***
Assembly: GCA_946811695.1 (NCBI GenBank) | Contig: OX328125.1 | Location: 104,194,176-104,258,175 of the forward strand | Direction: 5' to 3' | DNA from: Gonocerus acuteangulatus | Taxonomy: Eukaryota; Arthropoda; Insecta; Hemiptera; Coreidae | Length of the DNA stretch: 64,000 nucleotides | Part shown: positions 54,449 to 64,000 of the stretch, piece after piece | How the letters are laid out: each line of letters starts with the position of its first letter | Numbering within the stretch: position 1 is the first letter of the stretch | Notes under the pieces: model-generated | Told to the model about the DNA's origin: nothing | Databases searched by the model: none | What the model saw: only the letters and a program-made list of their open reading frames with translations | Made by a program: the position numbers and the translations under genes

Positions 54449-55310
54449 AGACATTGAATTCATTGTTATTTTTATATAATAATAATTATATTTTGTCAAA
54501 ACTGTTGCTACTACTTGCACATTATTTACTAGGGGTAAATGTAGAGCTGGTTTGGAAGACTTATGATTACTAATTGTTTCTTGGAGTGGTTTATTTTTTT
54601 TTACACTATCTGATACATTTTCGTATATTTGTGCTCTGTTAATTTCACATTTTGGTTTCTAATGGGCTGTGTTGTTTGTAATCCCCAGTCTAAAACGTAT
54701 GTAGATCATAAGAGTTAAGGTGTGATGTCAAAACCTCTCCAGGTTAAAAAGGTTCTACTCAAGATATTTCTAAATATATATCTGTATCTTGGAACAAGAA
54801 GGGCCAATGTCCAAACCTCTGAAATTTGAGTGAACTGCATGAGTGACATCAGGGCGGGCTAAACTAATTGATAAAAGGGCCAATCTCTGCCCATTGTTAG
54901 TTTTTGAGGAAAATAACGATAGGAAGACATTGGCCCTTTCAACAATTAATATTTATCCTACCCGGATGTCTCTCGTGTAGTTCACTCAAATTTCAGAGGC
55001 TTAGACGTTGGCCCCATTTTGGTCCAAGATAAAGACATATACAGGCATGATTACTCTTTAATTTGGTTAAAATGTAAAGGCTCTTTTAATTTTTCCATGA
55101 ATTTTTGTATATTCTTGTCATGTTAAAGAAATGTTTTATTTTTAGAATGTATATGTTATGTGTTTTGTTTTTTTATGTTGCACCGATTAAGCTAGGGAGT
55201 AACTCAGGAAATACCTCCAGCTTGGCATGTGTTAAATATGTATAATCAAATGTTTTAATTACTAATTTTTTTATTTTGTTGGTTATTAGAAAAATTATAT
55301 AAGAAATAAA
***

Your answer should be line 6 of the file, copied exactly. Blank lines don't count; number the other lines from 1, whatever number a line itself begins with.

54701 GTAGATCATAAGAGTTAAGGTGTGATGTCAAAACCTCTCCAGGTTAAAAAGGTTCTACTCAAGATATTTCTAAATATATATCTGTATCTTGGAACAAGAA